I guess this is the entertainment industry's vision of the future: ISPs that interdict file-sharing. Bravo to the AP's Peter Svensson for a troubling bit of investigation that produced two pieces today, one on Comcast's practice of sending bogus reset messages to p2p users in the act of uploading, and a sidebar suggesting how Comcast was doing it.

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AT&T drops Pearl Jam's call

Pearl_jam In a prominent nod to one of the festival's lead sponsors, the logo for this year's Lollapalooza concerts in Chicago includes the tag line, "delivered by AT&T." But Sunday's headliner Pearl Jam complained that AT&T delivered less than the band's full performance during its Lollapalooza webcast. The powerhouse telco turned off the audio during the song "Daughter" while singer Eddie Vedder was railing against President George Bush. That bit of censorship -- which AT&T says was a mistake -- gave a bit of fuel to the forces arguing for "Net neutrality" regulations.

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Whose Hands Off the Net?

The rallying cry du jour of the anti-Net neutrality forces is, "Don’t regulate the Internet." Nice thought, but it’s a bit like saying "Don’t regulate the Pacific Coast Highway." The Net is already regulated in a host of ways by a variety of bodies. At one extreme are states like China, which try to dictate where users go in cyberspace, and which use the Net as a convenient place to gather evidence against disfavored people. At the other extreme is Sealand, a former oil rig in the North Sea that claims (with some success) to be a sovereign state. HavenCo, a hosting operation based at Sealand, holds itself out as a free zone to violate copyrights, patents, libel laws and other restrictions on speech (snuff films, perhaps?). But even HavenCo says it does not welcome spammers, hackers or child pornographers.

And no matter where you are, you can’t put up a Web site whose name ends in .xxx. The Internet Corporation for Assigned Names and Numbers doesn’t recognize that domain, so ISPs won’t, either.

In the U.S. of A., there are all sorts of things you can’t do online, at least not legally. The Federal Communications Commission stopped a telco-owned ISP from blocking a competitor’s VOIP service. The Federal Trade Commission has gone after spammers and Web-based scammers. The Justice Department has prosecuted warez groups, online copyright infringers and hackers. RIAA and MPAA have sued thousands of people for sharing copyrighted songs and movies on P2P networks.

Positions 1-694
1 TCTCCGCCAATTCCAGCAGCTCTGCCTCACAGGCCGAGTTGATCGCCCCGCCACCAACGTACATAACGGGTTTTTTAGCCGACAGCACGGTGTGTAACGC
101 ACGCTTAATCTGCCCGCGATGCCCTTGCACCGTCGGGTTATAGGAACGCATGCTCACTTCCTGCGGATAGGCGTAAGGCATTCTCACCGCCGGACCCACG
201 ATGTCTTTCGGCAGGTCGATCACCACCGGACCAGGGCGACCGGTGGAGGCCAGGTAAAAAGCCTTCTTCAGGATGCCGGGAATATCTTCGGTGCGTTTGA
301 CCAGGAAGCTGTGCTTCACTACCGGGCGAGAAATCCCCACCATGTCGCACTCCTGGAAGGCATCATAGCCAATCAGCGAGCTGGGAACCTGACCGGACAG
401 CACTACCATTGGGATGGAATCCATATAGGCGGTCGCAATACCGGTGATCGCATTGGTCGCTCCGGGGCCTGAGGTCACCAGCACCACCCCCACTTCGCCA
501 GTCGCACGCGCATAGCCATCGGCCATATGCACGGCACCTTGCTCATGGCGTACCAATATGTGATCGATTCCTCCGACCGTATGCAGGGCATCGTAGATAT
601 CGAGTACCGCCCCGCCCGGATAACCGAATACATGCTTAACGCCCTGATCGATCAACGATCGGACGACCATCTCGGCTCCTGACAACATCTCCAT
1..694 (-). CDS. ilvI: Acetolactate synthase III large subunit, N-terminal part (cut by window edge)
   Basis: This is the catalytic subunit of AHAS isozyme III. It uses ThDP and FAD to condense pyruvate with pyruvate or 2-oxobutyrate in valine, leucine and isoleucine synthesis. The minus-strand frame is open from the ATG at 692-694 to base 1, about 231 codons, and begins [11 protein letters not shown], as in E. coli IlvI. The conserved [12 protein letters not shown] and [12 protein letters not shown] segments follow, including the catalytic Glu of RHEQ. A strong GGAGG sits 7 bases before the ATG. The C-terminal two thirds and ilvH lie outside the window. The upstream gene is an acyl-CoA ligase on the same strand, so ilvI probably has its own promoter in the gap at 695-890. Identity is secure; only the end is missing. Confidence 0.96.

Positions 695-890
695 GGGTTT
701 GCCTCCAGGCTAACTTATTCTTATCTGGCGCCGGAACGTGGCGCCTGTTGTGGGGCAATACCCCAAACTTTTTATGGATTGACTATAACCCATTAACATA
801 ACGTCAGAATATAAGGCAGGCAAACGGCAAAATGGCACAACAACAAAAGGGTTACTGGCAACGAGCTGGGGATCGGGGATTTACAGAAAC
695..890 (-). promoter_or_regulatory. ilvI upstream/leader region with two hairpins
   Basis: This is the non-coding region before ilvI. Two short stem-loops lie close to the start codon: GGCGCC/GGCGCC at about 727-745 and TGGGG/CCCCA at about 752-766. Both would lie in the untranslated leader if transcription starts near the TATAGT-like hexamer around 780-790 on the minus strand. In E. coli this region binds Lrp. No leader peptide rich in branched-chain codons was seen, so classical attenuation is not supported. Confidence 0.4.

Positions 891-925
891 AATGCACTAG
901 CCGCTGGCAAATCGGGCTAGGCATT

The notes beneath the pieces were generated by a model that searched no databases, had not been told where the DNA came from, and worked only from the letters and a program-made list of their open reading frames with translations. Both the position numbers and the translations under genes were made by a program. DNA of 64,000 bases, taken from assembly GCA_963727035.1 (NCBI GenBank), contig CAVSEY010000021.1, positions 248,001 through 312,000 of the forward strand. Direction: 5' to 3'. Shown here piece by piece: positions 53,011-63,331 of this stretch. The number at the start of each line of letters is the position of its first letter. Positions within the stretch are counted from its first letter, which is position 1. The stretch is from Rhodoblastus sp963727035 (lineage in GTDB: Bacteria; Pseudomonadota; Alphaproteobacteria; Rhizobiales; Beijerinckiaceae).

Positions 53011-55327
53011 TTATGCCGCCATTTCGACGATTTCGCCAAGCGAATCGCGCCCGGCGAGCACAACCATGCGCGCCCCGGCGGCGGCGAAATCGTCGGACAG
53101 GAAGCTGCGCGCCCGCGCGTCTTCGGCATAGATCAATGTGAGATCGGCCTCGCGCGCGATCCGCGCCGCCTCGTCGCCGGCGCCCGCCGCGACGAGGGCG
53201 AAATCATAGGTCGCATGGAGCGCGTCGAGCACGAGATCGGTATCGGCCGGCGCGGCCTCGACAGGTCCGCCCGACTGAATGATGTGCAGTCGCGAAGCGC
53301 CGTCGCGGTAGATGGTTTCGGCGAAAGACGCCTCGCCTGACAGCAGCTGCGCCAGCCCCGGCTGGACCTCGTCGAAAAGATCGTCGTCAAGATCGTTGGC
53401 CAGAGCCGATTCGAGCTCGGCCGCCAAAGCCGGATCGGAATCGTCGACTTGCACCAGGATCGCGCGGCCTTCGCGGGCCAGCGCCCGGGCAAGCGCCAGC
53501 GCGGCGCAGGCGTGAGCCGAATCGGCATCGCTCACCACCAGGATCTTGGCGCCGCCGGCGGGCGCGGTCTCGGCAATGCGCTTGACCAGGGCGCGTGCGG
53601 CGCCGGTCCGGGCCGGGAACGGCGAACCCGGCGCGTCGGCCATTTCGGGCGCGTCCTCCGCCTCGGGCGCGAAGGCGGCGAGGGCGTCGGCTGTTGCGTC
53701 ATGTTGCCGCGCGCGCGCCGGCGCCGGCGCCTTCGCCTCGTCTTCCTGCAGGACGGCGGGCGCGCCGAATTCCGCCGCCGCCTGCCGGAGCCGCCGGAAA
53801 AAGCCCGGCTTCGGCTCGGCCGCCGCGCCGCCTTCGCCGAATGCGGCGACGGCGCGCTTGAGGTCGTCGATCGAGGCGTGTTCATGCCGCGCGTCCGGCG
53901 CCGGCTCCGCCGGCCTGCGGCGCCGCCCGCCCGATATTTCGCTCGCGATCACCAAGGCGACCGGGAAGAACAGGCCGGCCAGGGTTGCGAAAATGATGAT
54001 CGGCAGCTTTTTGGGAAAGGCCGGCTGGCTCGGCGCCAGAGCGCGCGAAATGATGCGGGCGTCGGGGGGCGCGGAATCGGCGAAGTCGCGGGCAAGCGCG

The operative question on Net Neutrality isn’t whether to regulate the Internet. That one’s been decided. The issue today is how much to regulate.

That’s a long preamble to a comment about the Washington Post’s editorial today on Net neutrality. The Post’s editorial board urged Congress not to burden the Net with "preemptive regulation." I agree, but it doesn’t mean all regulation is going to burden network operators or stifle their innovation. The middle ground here, IMHO, is to allow network operators to prioritize traffic for a fee without discriminating unfairly among competitors, or against users who don’t pay for prioritization. If they want to charge $X per kilobyte to prioritize streaming video, they should be able to do so as long as everyone who streams video can access the service for the same price, and those who don’t pay aren’t penalized. That way the market, not network operators, will pick winners and losers online. I’d also argue for eliminating these rules as soon as you had four or more broadband networks in a community competing for residential customers.

The photo of FCC Chairman Kevin Martin floating the background of this post is courtesy of the FCC.

 




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Times editorial writer Jon Healey pens opinion pieces about a variety of business issues, and blogs about technologies that are changing the entertainment industry's business model.